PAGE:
There are so many problems with this holding that it is hard to know where to start.

  • First, the court unconstitutionally presumes that it has the power to award custody to parents who already have full and equal custody rights and that parents are “requesting” custody of their child.

This is an absolutely flawed and unconstitutional statement. Both parents enter the child custody proceedings with full and equal custody rights to their child. Neither parent is requesting custody from the state because they both already have custody.

Parental rights do not cancel each other out.

What is happening is that one or both parents is requesting the state to infringe the custody rights of the other parent. They are asking the court to violate a parent’s constitutional right that is well-established and they are asking the court to do so using an unconstitutional process. This action, as our book “Oath Breakers: The Lies Family Courts Tell” begins to explain, invokes the state action doctrine which potentially opens that parent to a civil rights suit for damages in a federal court. It is very possible that you can sue the other parent for asking the court to violate your civil rights using an unconstitutional process.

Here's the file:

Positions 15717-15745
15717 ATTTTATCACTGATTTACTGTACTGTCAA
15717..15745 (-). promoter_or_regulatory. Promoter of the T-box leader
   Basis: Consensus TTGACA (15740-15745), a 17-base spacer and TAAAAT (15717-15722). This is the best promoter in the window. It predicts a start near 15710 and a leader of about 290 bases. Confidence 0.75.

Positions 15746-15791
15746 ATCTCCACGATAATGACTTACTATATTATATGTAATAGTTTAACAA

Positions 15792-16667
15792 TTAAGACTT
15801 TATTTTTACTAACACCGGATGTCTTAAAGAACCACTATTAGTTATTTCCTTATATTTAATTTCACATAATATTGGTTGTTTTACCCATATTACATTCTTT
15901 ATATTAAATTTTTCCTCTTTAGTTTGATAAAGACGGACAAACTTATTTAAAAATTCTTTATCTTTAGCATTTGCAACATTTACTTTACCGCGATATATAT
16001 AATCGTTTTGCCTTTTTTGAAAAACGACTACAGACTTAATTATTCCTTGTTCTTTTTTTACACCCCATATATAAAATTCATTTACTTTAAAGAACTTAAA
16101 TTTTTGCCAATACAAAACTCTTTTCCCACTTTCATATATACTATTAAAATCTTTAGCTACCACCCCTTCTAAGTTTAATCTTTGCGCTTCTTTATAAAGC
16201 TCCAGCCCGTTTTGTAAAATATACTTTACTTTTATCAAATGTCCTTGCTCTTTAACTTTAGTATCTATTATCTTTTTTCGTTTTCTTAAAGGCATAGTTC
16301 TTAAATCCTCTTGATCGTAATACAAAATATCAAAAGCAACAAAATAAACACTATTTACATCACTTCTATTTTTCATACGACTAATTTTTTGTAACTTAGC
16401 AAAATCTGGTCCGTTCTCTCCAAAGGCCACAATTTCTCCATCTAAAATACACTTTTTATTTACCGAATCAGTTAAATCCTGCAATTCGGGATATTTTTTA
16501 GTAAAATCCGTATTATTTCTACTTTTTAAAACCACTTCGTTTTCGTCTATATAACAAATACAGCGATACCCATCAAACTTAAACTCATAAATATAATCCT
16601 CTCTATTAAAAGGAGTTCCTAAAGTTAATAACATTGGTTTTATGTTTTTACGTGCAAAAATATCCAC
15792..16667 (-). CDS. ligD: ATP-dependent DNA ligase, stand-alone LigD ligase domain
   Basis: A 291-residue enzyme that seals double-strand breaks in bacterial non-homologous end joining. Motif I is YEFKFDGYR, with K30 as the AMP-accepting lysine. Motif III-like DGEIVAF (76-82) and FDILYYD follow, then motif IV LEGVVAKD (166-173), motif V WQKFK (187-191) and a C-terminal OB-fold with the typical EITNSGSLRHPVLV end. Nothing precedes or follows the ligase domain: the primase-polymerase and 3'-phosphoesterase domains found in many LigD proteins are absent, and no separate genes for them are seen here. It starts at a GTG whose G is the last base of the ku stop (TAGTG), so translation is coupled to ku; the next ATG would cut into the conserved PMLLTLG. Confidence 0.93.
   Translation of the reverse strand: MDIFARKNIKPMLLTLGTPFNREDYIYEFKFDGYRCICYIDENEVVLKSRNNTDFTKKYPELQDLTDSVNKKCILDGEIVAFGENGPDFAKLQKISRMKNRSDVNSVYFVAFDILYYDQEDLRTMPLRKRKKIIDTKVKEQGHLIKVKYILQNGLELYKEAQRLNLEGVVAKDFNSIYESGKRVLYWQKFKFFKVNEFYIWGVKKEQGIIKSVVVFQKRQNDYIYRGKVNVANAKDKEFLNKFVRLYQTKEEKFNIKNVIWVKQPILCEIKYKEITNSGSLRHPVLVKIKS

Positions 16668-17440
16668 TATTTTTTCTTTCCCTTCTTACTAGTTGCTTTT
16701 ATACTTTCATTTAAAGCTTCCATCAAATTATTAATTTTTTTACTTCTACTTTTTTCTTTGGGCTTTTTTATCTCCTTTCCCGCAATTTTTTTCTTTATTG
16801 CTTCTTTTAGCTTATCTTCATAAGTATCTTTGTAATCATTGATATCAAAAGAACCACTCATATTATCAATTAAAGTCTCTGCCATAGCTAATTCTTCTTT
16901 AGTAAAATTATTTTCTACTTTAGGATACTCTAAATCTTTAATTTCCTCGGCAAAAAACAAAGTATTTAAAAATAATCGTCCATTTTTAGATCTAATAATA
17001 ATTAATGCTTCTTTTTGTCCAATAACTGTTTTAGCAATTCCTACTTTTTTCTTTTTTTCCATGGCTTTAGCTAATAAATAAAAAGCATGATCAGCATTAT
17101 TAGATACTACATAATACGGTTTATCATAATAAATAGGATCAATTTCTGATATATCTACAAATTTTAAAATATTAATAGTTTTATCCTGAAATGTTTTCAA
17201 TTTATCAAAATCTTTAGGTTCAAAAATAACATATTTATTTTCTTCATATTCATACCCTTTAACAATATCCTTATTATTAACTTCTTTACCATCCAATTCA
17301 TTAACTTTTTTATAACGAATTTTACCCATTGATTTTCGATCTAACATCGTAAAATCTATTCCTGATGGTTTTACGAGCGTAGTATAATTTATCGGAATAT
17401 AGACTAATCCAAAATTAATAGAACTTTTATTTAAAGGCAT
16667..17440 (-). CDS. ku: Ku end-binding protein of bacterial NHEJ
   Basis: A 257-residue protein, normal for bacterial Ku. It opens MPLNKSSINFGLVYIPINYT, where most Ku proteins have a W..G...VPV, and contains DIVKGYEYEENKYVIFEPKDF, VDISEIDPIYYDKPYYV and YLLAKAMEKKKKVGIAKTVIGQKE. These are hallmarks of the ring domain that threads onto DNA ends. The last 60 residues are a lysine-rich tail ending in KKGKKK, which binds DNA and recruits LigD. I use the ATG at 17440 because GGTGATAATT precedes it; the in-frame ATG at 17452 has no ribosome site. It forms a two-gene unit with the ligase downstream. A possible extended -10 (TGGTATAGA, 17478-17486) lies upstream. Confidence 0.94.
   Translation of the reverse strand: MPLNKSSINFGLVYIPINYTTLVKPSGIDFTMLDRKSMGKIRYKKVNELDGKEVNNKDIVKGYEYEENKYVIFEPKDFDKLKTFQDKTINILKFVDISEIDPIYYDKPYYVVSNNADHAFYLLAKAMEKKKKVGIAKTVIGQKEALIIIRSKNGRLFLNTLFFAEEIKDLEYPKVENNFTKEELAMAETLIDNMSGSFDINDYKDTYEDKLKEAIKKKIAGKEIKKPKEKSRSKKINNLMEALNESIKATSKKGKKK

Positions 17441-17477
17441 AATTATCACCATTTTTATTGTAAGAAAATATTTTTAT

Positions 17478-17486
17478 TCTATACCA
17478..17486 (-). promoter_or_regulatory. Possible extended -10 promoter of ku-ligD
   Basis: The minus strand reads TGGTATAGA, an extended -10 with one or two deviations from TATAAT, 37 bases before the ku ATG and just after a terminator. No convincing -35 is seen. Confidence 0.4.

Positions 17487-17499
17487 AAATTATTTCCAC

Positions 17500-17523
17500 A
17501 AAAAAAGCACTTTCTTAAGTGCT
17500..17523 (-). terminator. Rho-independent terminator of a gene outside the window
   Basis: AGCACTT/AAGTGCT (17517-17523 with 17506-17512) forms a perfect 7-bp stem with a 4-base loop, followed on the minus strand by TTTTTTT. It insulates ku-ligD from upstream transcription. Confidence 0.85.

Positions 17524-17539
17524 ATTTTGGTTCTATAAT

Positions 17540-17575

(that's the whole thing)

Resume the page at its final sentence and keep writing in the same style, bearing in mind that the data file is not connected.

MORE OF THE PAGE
• Second, the court unconstitutionally presumes that only one parent can have custody.

The Court undertakes “a balancing of each parent’s relative merits to serve as the primary custodial parent” using nothing more than the best interest of the child (BIC). The Supreme Court has already determined that BIC is not a compelling state interest and is not sufficient to invade fundamental rights.